But this morning I am neither on a country road, a rock quarry or a VW, though my Scion is getting a bit old, I think the floor is still in good shape.  Instead I'm cleaning up the living room, and have just come across a box of VHS VCR tapes.  I snagged them from my neighbor's trash when he was moving out, maybe 9 years ago, and they have just been sitting there. 

My neighbor had cable TV, and I didn't, so I thought I would find a treasure trove of old movies recorded on them.  No such luck.  He worked nights and slept days, and seemed to enjoy auto racing, so I now own about 30 recordings of various NASCAR and perhaps other races... I haven't watched them all, or even one of them all the way through.  I am not sure what I could learn watching the Daytona 500 from 1991.. wow, has it been that long since everyone had a VCR?  Maybe I can discover something important, but I won't, 'cause I am not interested at all.

But sure enough, the iron oxide on Mylar holds traces of the signal from that day.  Wipeouts, missed pitstops and lots of commentator speculation all kept in the magnetic fields never to be sensed again.

The age of iron oxide began sixty or so years ago with the development of magnetic tape audio recording.  An audio recorder was featured at the beginning of Mission Impossible each week.  I was aghast when the tape (and tape player, presumably) self-destructed after the message was delivered.  I remember feeling it was a waste of a perfectly good miniature tape player!  All in the name of some spy mission.

In the 1960s my father was given a reel of digital tape from a gigantic Honeywell computer tape drive... the type you see in 1950 movies with vacuum columns on either side of the tape head to keep the speed exactly right.  The type with huge plexiglass doors so if the foot-wide reel of tape flew off it wouldn't kill anyone.  My father was leaving his computer job, and the reel had signatures of the team who designed computers all through that era.  My uncle Dick Lawrance, another engineer, had DECtapes, made for Digital Equipment Corporation's mini-Computer, the PDP-8, which he helped design. I guess my family was an iron oxide early adopter.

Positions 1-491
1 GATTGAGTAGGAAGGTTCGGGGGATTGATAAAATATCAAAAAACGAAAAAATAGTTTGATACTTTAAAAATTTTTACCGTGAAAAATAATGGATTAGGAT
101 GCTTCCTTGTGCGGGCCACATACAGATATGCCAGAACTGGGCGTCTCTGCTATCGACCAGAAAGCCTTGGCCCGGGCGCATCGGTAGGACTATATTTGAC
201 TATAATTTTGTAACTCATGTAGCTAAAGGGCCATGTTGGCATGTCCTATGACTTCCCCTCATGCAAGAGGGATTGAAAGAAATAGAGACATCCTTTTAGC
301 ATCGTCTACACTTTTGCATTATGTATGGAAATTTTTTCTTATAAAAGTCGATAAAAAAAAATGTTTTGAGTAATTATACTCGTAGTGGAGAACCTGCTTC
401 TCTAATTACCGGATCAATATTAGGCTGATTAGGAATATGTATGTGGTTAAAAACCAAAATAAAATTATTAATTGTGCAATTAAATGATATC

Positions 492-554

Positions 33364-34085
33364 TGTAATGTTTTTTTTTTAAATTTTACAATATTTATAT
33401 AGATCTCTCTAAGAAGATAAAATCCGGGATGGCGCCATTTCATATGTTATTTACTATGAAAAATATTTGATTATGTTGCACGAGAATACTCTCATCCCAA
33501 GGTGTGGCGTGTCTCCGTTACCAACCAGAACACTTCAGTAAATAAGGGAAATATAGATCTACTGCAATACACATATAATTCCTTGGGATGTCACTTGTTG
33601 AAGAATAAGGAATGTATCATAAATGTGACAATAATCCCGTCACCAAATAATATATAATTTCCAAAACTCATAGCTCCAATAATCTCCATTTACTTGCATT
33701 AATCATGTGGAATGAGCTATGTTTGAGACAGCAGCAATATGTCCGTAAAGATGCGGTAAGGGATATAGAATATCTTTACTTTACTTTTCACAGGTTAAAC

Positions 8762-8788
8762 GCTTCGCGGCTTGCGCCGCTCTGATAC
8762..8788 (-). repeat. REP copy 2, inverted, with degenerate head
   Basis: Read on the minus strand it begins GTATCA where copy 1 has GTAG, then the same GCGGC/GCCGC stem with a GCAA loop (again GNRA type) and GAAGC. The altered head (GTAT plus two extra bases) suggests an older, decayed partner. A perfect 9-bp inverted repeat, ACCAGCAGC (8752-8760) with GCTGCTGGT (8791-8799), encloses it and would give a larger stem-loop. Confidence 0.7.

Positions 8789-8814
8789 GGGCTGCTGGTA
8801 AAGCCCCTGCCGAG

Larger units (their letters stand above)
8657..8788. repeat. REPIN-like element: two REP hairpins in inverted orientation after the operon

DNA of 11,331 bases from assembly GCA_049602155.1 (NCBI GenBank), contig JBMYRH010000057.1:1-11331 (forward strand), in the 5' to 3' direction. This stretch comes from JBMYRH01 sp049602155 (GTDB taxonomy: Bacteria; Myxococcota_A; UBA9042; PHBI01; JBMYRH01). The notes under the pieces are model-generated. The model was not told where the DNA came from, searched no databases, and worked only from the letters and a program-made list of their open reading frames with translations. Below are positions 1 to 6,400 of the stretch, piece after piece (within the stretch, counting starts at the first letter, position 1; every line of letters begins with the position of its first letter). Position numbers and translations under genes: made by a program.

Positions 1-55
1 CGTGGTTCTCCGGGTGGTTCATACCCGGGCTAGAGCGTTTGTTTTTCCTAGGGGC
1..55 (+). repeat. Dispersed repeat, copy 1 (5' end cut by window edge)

Iron oxide had its part at the Watergate, with the Beatles at Abbey Road Studios, in the Nixon White House.  Video tape made football understandable, and the eleven o'clock news interesting.  And iron oxides on floppy disks built Microsoft and Apple.  Its ability to store information in its magnetic alignment "saved" America, and the world.

Today we find it on the backs of credit and debit cards... "can you swipe it again? It didn't work."   It is still hiding on the surface of hard drives.  It spins past high speed heads keeping the past forever.  Huge disk farms spin at Google, Yahoo, AOL and Facebook. 

But other than a small splotch on your plastic money, it has mostly left our lives.  No more 8-tracks of cassette tapes.  No reel-to-reel, VHS or Beta.  Floppies and Micro Diskettes by the billions are now in landfills, returning their rust to the earth in a glacially slow descent.

Today most HDTV is recorded on hard disks -- TIVO and its descendents, or, more likely, lives at some corporate head-end-- a climate controlled clean room that would remind you of a 1950's Computer Room, with servers instead of tape drives humming through the night, serving thousands to video streams. As densities increased, hard drives moved from iron oxide to cobalt and other specialized materials.  Iron oxide disk drives went into the corporate scrap heap.

Back in the late '90s I went to a small invitation-only conference on magnetics to give a talk about High Definition VCRs... not a very good talk, but the lack of inspiration was an indication that iron oxide tape and digital TV were not going to be friends. 

Perhaps the best take-away from that conference was a "Magnetics Magic Show" item performed by one of the experts from a disk drive company..  He took a magnet and wrote a word on a dollar bill, then used a small sealed petri dish filled with iron filings to show that the dollar bill's ink had retained the word.